*This essay is indebted to Dr. Timothy Patitsas, professor of Ethics at Holy Cross Greek Orthodox School of Theology, as well as to Mother Nectaria McLees and John Taylor Carr. I am also grateful to Fr. Maximos Constas and William Goldin for their helpful comments on earlier drafts of the paper. Since this paper was first written, the author has learned of an earlier study on the issue: Fr. John Schroedel, “Orthodox Christianity and Contraception: Perspectives on the Contemporary Discussion” (M.Div. Thesis, St. Vladimir’s Orthodox Theological Seminary, 2002). The present paper obviously covers much of the same ground.

This paper is intended to expose the fallaciousness of the new morality through comparison with the fountains of truth preserved in the Church and handed on to every generation.

Read the rest here.

Thursday, June 08, 2017

British Election Upset

Nothing official... yet. But exit polls indicate the Conservative Party may lose its majority in the House of Commons leaving the country with a hung parliament. If true this would cap an epic electoral collapse, given that as recently as last month there were expectations of a Tory landslide. Also if true, Mrs. May's days a PM may be numbered as there is certain to be serious finger pointing both within the government and among backbenchers. The Prime Minister has already been under sharp criticism for running what might charitably be described as a lackluster campaign. Less than charitable descriptions have labeled it as among the worst in modern British politics.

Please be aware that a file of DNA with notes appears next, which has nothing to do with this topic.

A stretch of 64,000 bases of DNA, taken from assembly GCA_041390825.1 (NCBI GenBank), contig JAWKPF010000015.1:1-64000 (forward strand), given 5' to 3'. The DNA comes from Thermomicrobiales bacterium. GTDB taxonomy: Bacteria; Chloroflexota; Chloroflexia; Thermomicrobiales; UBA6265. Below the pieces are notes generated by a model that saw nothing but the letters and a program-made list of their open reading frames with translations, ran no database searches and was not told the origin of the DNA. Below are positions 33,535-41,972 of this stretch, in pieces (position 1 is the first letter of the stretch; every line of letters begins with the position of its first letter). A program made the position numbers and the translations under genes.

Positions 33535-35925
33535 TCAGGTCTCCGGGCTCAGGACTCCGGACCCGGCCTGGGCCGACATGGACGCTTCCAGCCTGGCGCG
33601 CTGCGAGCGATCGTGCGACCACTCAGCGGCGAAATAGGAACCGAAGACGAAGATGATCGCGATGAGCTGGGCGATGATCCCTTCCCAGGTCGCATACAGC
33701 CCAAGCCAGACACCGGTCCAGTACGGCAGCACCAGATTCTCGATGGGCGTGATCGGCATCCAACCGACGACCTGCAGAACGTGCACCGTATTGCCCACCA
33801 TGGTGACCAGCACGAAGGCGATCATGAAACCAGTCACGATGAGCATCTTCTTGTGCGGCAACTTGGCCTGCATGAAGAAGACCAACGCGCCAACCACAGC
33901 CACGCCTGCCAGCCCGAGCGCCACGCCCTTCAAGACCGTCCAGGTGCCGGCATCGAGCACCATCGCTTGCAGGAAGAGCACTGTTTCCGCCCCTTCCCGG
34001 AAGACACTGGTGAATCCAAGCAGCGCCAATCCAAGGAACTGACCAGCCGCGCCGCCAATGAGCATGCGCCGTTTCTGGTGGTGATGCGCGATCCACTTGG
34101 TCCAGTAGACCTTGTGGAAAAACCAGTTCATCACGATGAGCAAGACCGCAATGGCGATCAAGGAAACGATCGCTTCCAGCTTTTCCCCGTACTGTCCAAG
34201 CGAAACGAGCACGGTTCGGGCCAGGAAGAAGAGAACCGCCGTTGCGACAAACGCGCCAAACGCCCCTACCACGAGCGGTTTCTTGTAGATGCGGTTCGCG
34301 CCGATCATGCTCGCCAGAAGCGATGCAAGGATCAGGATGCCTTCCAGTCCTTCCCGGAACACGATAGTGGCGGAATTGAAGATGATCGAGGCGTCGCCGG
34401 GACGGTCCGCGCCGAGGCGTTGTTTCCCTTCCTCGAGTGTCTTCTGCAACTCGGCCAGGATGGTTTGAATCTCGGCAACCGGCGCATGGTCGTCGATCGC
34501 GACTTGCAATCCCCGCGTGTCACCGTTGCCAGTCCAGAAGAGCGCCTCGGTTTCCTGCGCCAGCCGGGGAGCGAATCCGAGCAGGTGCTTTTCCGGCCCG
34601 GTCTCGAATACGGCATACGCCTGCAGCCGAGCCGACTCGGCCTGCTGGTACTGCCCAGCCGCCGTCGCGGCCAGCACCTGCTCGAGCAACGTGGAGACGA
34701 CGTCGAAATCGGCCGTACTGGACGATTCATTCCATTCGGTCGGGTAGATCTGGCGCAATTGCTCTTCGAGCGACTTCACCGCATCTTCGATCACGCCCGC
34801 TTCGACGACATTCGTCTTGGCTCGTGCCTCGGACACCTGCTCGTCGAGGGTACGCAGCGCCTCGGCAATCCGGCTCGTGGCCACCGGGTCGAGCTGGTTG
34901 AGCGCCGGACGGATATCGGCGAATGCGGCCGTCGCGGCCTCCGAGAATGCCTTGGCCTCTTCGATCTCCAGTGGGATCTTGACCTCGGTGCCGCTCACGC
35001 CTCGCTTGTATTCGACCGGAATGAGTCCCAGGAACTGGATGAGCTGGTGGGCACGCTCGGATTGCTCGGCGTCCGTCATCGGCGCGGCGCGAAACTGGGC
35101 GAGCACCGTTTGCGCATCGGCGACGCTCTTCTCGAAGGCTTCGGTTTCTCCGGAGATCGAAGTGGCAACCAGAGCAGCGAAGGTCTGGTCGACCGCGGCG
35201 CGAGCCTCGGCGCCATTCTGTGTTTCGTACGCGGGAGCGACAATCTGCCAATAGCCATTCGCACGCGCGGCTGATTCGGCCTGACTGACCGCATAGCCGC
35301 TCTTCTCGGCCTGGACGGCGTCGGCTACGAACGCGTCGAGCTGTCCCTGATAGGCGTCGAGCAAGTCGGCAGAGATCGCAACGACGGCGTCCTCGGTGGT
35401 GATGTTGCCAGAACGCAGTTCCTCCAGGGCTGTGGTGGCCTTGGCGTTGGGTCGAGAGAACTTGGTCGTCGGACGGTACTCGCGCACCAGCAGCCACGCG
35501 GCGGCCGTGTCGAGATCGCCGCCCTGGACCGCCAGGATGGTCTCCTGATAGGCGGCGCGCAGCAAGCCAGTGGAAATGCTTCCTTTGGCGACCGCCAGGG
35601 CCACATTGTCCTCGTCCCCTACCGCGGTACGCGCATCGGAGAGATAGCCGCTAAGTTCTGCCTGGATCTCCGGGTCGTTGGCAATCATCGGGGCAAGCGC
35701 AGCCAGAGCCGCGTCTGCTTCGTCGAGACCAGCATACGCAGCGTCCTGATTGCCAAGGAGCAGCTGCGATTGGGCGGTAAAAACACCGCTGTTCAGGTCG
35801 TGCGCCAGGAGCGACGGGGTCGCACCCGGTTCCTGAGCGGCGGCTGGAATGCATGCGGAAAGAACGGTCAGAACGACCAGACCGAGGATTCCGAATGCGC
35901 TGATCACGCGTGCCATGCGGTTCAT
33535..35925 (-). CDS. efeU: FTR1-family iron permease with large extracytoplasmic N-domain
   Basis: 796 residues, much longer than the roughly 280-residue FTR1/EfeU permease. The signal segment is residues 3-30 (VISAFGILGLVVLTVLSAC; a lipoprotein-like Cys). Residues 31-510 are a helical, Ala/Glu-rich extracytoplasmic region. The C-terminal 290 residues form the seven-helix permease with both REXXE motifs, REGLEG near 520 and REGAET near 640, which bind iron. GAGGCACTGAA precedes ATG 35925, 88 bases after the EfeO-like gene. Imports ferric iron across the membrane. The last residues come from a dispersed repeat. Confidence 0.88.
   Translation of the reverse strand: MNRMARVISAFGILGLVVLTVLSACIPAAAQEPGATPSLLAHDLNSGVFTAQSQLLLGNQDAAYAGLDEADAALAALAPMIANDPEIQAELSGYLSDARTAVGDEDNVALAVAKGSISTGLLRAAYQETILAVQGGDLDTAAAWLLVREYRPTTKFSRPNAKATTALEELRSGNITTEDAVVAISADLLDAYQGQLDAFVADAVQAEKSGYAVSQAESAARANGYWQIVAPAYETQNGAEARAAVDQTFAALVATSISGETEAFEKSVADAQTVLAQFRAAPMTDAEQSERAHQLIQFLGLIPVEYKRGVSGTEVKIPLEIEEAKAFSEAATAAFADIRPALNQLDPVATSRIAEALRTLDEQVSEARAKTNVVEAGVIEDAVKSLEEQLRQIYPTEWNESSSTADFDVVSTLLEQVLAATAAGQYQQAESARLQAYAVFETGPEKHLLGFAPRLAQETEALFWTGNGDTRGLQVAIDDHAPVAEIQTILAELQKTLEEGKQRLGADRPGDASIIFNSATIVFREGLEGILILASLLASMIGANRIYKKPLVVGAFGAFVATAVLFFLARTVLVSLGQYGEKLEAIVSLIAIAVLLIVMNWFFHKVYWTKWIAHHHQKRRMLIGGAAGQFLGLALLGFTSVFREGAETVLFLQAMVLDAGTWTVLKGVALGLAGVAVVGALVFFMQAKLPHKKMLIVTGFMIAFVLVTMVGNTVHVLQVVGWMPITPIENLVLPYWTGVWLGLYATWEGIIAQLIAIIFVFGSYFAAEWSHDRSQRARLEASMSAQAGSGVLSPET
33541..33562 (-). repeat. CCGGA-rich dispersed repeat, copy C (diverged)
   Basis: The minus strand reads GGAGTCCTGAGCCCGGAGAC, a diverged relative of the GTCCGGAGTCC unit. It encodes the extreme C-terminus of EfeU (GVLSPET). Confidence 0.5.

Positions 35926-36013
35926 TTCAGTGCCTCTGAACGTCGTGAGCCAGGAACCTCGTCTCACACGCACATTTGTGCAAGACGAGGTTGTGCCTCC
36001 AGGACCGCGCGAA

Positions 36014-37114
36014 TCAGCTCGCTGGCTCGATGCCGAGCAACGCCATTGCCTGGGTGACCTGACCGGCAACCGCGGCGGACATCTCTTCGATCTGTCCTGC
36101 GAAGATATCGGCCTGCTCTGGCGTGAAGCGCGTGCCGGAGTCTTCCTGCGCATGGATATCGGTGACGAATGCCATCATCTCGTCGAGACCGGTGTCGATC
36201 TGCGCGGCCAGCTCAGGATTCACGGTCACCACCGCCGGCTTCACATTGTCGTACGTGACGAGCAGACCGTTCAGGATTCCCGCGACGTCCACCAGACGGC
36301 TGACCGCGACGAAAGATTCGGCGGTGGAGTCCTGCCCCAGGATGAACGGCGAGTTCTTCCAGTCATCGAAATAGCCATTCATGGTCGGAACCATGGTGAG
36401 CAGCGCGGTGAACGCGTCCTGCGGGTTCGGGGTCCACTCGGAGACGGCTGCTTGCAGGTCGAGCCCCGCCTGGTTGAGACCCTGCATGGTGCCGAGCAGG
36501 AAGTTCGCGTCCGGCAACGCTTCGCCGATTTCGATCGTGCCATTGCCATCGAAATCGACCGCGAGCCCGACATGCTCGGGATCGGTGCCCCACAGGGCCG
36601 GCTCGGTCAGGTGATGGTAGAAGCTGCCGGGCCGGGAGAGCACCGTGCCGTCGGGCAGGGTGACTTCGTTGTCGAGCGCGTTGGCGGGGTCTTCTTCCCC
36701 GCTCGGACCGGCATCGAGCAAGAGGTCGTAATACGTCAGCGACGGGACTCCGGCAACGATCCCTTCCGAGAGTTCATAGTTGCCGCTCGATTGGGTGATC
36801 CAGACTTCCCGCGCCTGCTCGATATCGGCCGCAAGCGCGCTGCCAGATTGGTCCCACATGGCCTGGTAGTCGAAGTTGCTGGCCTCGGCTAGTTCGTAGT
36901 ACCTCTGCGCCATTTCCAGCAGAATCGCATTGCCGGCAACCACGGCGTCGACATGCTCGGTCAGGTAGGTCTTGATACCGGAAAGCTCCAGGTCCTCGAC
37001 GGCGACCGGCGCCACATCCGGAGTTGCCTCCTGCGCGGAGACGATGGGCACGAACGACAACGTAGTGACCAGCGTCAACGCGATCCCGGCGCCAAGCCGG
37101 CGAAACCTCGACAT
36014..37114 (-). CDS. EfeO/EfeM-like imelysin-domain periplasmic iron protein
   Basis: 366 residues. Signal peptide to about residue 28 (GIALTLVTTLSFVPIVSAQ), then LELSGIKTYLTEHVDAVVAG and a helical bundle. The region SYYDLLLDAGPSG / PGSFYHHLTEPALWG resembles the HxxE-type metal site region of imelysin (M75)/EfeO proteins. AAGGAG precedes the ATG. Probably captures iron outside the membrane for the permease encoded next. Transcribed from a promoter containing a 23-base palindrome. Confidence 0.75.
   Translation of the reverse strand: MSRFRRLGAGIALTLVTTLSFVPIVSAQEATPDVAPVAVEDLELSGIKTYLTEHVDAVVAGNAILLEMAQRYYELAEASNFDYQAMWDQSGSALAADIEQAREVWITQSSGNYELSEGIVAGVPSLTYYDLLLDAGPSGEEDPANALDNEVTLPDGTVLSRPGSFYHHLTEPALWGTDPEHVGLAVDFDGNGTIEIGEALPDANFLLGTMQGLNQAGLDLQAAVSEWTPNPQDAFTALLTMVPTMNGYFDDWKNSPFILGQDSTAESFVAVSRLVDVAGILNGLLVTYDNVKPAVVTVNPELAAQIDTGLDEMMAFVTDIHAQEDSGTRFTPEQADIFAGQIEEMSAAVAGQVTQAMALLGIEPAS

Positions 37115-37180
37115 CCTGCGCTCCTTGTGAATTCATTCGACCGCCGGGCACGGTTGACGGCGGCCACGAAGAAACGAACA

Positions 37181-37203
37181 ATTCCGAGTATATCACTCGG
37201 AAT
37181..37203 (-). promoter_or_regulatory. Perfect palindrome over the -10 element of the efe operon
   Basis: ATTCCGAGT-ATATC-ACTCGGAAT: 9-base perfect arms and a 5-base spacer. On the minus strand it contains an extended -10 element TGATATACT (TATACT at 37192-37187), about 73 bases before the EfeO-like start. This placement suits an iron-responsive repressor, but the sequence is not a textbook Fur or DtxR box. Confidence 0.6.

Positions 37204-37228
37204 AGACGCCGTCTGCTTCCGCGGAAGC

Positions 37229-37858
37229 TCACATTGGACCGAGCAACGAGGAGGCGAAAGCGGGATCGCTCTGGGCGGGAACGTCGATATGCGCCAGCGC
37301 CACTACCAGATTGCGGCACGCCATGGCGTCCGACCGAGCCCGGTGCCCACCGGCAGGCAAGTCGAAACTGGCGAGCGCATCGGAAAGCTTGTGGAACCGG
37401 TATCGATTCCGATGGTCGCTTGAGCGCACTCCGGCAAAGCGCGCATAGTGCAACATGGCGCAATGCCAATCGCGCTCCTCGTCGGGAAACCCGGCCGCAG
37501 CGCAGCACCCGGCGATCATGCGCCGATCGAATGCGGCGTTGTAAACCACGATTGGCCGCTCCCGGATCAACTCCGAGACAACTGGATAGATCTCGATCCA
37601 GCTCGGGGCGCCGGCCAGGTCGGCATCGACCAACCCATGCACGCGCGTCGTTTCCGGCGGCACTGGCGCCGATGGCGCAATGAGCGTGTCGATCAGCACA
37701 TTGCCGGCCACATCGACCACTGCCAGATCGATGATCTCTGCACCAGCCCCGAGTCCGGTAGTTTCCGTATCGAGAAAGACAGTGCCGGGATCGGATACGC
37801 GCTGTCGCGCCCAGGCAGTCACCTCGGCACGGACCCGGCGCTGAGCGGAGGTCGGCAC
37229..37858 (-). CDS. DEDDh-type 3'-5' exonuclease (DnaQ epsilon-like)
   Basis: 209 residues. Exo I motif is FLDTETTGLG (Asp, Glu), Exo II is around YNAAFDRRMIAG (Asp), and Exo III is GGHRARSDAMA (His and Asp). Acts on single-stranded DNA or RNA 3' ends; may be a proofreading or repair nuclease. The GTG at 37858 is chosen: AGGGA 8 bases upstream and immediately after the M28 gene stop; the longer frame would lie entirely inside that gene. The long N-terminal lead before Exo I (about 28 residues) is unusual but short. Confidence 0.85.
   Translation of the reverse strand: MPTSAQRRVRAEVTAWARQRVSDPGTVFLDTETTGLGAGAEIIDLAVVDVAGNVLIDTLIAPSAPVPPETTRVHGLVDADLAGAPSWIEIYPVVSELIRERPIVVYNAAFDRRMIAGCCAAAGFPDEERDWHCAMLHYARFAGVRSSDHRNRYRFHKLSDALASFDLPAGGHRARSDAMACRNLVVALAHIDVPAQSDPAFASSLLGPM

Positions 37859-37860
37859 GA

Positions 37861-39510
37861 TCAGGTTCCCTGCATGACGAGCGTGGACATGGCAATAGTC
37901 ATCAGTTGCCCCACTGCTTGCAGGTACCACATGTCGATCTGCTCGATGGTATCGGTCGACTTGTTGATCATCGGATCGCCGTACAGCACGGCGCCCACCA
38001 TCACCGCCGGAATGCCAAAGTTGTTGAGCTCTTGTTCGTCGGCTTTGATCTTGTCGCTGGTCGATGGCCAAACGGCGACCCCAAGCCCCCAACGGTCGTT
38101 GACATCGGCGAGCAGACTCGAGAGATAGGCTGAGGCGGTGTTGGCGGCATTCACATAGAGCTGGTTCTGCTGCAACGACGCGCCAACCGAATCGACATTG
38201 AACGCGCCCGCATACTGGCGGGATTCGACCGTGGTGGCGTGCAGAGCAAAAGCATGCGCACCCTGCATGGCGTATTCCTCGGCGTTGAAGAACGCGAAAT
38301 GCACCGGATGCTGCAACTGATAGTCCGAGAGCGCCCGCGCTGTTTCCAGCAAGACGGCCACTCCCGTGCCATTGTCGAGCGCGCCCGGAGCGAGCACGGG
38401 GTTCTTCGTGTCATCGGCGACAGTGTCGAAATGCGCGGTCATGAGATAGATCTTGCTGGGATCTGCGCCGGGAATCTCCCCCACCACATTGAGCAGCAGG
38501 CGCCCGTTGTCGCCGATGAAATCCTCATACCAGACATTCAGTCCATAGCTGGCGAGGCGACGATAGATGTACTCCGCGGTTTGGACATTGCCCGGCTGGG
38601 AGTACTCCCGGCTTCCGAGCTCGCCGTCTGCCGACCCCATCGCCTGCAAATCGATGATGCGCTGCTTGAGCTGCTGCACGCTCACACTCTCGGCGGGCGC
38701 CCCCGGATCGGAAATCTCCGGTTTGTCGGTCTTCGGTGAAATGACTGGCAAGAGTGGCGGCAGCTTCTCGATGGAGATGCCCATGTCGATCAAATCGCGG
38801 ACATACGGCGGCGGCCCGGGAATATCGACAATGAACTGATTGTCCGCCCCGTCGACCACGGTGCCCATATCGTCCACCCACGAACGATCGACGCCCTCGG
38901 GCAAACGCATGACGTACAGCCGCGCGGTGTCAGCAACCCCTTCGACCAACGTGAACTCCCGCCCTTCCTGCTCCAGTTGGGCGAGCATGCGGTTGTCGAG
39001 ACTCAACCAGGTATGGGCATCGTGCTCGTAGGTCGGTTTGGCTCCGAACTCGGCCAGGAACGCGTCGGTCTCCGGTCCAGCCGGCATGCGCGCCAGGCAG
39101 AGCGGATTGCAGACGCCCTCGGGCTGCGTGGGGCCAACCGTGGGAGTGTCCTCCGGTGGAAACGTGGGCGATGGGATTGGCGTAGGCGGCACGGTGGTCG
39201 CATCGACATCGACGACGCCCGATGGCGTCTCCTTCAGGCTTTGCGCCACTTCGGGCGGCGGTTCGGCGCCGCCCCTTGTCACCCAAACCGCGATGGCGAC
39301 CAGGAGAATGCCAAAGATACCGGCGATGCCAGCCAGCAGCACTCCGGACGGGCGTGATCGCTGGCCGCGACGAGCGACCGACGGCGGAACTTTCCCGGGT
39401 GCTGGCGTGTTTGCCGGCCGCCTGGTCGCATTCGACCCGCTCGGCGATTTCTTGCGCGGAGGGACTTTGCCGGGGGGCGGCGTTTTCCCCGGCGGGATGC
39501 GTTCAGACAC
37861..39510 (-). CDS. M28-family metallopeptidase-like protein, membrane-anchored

And of course this is going to give a huge bump in credibility to the Labour leader Jeremy Corbyn, a radical leftist and known terrorist sympathizer. In a perverted sort of way that might be the best news to come out of this. If the exit polls are accurate Corbyn is likely the only reason that Labour isn't going to win the election outright. He has alienated most of his party's more moderate supporters and if he retains the leadership, which now seems extremely probable, it is unlikely that Labour will be able to win an outright majority in any general election.

Again, working on the assumption that the exit polls are accurate, the question will be whether a coalition government similar to that fashioned by Mr. Cameron can be formed or if there will be a quick call for another election. Mr. Corbyn has already pledged "no deals" in the event of a hung parliament, a pledge made perhaps rashly when it looked like there was virtually no chance of the Tories bleeping this up. The real danger is if the SNP throws its support to Labour. Depending on the final composition of the Commons, it is not completely beyond the realm of possibility that Corbyn could end up in No. 10. But we shall see.

For now, expect chaos. Even if the Tories manage to hang on to a narrow majority I expect that the long knives will be coming out for Mrs. May and her job security is now very weak.

Friday, June 02, 2017

Those who reject transgenderism banned from adoption, working with children in Illinois

June 1, 2017 (LifeSiteNews) — The Illinois Department of Children and Family Services has instituted sweeping changes to its policies and procedures in caring for children who experience gender dysphoria that essentially weed out all employees and volunteers who cannot in good conscience support and promote transgender ideology.   
Illinois now "requires that all LGBTQ children and youth be placed in an affirming safe housing, receive LGBTQ competent medical and mental health services, and have equal opportunity and access to care."